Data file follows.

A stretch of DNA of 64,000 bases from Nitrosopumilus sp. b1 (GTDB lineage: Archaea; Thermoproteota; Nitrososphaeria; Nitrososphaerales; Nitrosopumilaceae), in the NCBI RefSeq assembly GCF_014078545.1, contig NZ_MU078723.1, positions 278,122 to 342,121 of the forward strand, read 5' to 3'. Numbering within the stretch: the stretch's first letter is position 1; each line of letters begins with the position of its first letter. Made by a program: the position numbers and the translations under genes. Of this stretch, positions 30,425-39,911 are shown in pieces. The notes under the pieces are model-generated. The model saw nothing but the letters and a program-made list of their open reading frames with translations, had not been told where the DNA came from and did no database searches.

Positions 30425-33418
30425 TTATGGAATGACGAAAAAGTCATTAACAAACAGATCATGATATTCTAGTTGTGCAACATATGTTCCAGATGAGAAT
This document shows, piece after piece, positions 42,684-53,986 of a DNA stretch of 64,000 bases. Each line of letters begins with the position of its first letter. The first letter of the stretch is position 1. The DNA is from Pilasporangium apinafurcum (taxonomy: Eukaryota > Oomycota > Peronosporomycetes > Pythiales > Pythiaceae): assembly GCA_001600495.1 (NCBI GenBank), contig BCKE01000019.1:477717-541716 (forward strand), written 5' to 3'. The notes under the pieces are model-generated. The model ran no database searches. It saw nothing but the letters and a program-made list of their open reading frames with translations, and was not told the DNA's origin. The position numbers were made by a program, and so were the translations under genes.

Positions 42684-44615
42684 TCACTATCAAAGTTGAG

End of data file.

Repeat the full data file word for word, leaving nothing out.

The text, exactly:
A stretch of DNA of 64,000 bases from Nitrosopumilus sp. b1 (GTDB lineage: Archaea; Thermoproteota; Nitrososphaeria; Nitrososphaerales; Nitrosopumilaceae), in the NCBI RefSeq assembly GCF_014078545.1, contig NZ_MU078723.1, positions 278,122 to 342,121 of the forward strand, read 5' to 3'. Numbering within the stretch: the stretch's first letter is position 1; each line of letters begins with the position of its first letter. Made by a program: the position numbers and the translations under genes. Of this stretch, positions 30,425-39,911 are shown in pieces. The notes under the pieces are model-generated. The model saw nothing but the letters and a program-made list of their open reading frames with translations, had not been told where the DNA came from and did no database searches.

Positions 30425-33418
30425 TTATGGAATGACGAAAAAGTCATTAACAAACAGATCATGATATTCTAGTTGTGCAACATATGTTCCAGATGAGAAT
This document shows, piece after piece, positions 42,684-53,986 of a DNA stretch of 64,000 bases. Each line of letters begins with the position of its first letter. The first letter of the stretch is position 1. The DNA is from Pilasporangium apinafurcum (taxonomy: Eukaryota > Oomycota > Peronosporomycetes > Pythiales > Pythiaceae): assembly GCA_001600495.1 (NCBI GenBank), contig BCKE01000019.1:477717-541716 (forward strand), written 5' to 3'. The notes under the pieces are model-generated. The model ran no database searches. It saw nothing but the letters and a program-made list of their open reading frames with translations, and was not told the DNA's origin. The position numbers were made by a program, and so were the translations under genes.

Positions 42684-44615
42684 TCACTATCAAAGTTGAG